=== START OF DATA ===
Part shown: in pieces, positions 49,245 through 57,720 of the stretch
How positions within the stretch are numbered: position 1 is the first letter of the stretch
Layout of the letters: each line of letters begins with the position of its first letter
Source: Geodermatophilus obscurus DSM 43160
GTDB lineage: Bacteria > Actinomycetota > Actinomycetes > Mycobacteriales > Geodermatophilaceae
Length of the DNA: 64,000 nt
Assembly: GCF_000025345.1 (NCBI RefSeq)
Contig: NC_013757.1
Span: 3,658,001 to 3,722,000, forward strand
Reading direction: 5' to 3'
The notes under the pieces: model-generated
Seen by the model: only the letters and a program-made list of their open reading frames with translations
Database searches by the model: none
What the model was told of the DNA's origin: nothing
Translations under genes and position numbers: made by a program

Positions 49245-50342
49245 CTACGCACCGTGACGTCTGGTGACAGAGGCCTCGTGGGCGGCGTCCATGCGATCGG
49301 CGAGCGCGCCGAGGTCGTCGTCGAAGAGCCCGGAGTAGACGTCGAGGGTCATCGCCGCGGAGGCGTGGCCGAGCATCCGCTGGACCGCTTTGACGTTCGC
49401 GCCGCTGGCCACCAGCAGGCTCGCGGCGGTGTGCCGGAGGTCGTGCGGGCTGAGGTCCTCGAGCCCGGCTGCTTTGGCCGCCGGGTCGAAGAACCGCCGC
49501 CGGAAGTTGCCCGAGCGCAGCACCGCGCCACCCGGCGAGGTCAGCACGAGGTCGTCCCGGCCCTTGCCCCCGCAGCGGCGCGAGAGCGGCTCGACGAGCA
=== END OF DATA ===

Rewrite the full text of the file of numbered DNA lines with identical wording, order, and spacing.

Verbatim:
Part shown: in pieces, positions 49,245 through 57,720 of the stretch
How positions within the stretch are numbered: position 1 is the first letter of the stretch
Layout of the letters: each line of letters begins with the position of its first letter
Source: Geodermatophilus obscurus DSM 43160
GTDB lineage: Bacteria > Actinomycetota > Actinomycetes > Mycobacteriales > Geodermatophilaceae
Length of the DNA: 64,000 nt
Assembly: GCF_000025345.1 (NCBI RefSeq)
Contig: NC_013757.1
Span: 3,658,001 to 3,722,000, forward strand
Reading direction: 5' to 3'
The notes under the pieces: model-generated
Seen by the model: only the letters and a program-made list of their open reading frames with translations
Database searches by the model: none
What the model was told of the DNA's origin: nothing
Translations under genes and position numbers: made by a program

Positions 49245-50342
49245 CTACGCACCGTGACGTCTGGTGACAGAGGCCTCGTGGGCGGCGTCCATGCGATCGG
49301 CGAGCGCGCCGAGGTCGTCGTCGAAGAGCCCGGAGTAGACGTCGAGGGTCATCGCCGCGGAGGCGTGGCCGAGCATCCGCTGGACCGCTTTGACGTTCGC
49401 GCCGCTGGCCACCAGCAGGCTCGCGGCGGTGTGCCGGAGGTCGTGCGGGCTGAGGTCCTCGAGCCCGGCTGCTTTGGCCGCCGGGTCGAAGAACCGCCGC
49501 CGGAAGTTGCCCGAGCGCAGCACCGCGCCACCCGGCGAGGTCAGCACGAGGTCGTCCCGGCCCTTGCCCCCGCAGCGGCGCGAGAGCGGCTCGACGAGCA